“All I can say is that the case against me would have been dismissed by any court in the land, as it is based on the most flimsy evidence, rooted in hearsay and rumor without foundation, and advanced by old-school dogmatists once determined to resist change at all costs and now settle old scores with me, he added.

“Add to that a hint of personal grudge and you have an idea of ​​the vengeful vendetta mounted against me.

“It’s a travesty of justice and puts the House of Commons to shame.”

But Ms Stone confirmed 21 of the 35 charges brought by Lord Lisvane, the former Clerk of the Commons, and former Private Secretaries Kate Emms and Angus Sinclair.

The commissioner found that, for example, Mr Bercow had exhibited ‘intimidating behaviour’, ‘compromising behaviour’ and ‘threatening behaviour’ towards Mr Sinclair, including violence verbal abuse, displays of anger and attempts at humiliation in front of others.

He also shouted at and imitated Ms Emms, created ‘an intimidating and hostile environment’ and was responsible for ‘bullying and insulting behavior involving abuse of power’ towards her.

Lord Lisvane – then Sir Robert Rogers – was subjected to “sustained conduct…which involved repeated unfounded criticism of the Complainant…both in public and in private…often made at length and in volume and included derogatory inferences about [his] education and background.’

The report added: ‘It is for historians to judge whether the respondent succeeded in reforming the Speaker of the House of Commons.

“However, it was not necessary to act like a tyrant to achieve this goal. A large office can be filled with strength and efficiency without falling into such behavior.

A senior Commons source told MailOnline there was “shock” at the seriousness of the Bercow findings.

The source suggested that the House could now consider whether he should be banned from the parliamentary realm altogether. “It will be something the House could do,” they said.

Tory MP James Duddridge told MailOnline: ‘I guess Labor will revoke their membership, Labor won’t want a bully because we didn’t want John Bercow.’

After a controversial decade as chairman, Mr Bercow stepped down in 2019, defecting to Labor last year.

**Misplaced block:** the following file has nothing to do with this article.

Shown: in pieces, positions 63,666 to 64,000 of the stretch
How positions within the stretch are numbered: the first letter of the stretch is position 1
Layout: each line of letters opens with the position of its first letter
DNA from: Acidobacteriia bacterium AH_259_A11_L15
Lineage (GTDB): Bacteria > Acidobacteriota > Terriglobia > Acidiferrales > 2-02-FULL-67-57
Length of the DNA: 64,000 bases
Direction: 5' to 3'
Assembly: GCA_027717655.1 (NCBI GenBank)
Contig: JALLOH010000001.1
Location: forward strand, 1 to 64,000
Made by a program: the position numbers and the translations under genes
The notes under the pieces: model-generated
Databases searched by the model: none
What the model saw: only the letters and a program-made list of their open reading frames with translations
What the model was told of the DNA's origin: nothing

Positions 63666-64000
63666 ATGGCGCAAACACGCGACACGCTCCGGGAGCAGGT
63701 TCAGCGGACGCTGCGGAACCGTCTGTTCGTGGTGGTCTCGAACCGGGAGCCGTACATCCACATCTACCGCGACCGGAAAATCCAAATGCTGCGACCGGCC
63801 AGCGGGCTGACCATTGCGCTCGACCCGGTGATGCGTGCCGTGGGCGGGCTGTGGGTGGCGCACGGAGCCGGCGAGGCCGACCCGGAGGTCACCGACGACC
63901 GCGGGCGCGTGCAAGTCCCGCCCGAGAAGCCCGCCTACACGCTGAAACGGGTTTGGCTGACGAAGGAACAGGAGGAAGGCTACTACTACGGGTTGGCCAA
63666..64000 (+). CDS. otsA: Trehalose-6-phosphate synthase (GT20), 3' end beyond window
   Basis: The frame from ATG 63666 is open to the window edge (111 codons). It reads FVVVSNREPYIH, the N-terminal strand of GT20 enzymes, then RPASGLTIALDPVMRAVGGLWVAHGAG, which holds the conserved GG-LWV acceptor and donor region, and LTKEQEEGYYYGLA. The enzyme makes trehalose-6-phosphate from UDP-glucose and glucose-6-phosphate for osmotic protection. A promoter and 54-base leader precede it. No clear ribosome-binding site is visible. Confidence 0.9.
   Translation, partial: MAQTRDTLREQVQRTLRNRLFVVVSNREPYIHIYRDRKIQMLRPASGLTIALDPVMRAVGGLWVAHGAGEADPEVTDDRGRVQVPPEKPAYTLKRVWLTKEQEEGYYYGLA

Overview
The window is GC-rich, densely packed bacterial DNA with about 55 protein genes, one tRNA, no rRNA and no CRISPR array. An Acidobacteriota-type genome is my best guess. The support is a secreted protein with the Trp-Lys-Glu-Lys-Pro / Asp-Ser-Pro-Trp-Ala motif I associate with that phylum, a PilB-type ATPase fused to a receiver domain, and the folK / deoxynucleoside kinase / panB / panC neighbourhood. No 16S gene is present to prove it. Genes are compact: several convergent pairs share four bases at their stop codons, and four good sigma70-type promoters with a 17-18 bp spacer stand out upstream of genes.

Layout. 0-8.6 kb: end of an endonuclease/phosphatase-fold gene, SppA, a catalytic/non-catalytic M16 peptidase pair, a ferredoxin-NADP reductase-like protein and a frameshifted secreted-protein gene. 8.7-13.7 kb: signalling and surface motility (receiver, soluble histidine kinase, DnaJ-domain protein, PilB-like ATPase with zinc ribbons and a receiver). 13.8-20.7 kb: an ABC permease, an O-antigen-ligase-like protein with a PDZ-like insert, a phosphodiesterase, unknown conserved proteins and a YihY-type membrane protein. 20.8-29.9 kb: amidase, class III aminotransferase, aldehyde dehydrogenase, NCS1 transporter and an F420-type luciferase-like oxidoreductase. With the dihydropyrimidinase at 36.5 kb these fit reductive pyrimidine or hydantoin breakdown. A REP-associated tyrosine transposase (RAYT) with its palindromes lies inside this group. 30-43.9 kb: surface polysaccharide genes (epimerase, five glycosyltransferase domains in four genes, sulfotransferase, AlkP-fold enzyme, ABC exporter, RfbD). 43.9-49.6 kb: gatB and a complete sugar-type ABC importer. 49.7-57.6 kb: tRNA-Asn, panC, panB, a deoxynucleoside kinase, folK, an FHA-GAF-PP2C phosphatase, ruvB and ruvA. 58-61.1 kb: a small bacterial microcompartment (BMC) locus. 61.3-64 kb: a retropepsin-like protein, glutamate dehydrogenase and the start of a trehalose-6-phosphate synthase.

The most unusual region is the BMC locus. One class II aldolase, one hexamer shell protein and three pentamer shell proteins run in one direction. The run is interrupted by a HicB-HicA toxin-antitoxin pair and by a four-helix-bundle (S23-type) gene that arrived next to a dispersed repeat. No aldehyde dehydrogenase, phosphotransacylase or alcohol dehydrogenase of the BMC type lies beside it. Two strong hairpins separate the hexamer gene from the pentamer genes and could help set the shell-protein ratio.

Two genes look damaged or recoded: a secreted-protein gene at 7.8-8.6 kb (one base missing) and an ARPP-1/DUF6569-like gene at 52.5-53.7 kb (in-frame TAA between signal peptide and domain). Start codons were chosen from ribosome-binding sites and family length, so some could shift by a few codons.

At the center of heated parliamentary wrangling over Brexit, he became the first president in 230 years not to be offered a peerage.

He was instead nominated by Jeremy Corbyn – and that was blocked due to the bullying inquiry.

Earlier this year, Mr Bercow called the inquest a “kangaroo court” that was “protracted, amateurish and unfair”, as he took the unusual step of making Miss Stone’s findings public.

Two claims made by Lt. Gen. David Leakey, a former Black Rod, were dismissed by the investigation which lasted nearly two years.

It has already been suggested in the House of Commons that Lord Lisvane may have left his role in 2014 partly because Mr Bercow told him to ‘f*** off’ at least once.

The former president has consistently denied that claim, insisting two years ago: “For the record, I categorically deny ever bullying anyone, anywhere, at any time.”

In an interview earlier this year, Mr Bercow admitted he was a ‘pot figure’ but criticized the investigation, saying: ‘The whole process stinks’

“Am I a stiff-lipped Englishman? No. Am I a model of calm, stoicism and imperturbability at all times? No. Can I get seedy? Yes. Am I sometimes overexcited? Yes. Did I handle every situation in the room as I should have? No, I’m imperfect. I sometimes confuse people unnecessarily. But I had an extremely collegial relationship with my team,” he told The Sunday Times.

He added: “It is suggested that I watched an employee full of hate 11 years ago. Nine witnesses present at the meeting were not heard but I was found guilty.

“They say I ‘ghosted’ a member of staff on a plane. No, it was an overnight flight and I was sleeping before addressing 300 people at a conference the next day.

“I am falsely accused of having insulted an employee on an uncertain date in 2009. He names a colleague to whom he told of the meeting. The colleague has no memory of it,” he added.

Mr Bercow said a complainant claimed to have “made a racially and sexually discriminatory remark which I would not dream of doing”.

He added that he was “incorrectly alleged to have thrown a mobile phone twice almost 12 years ago”.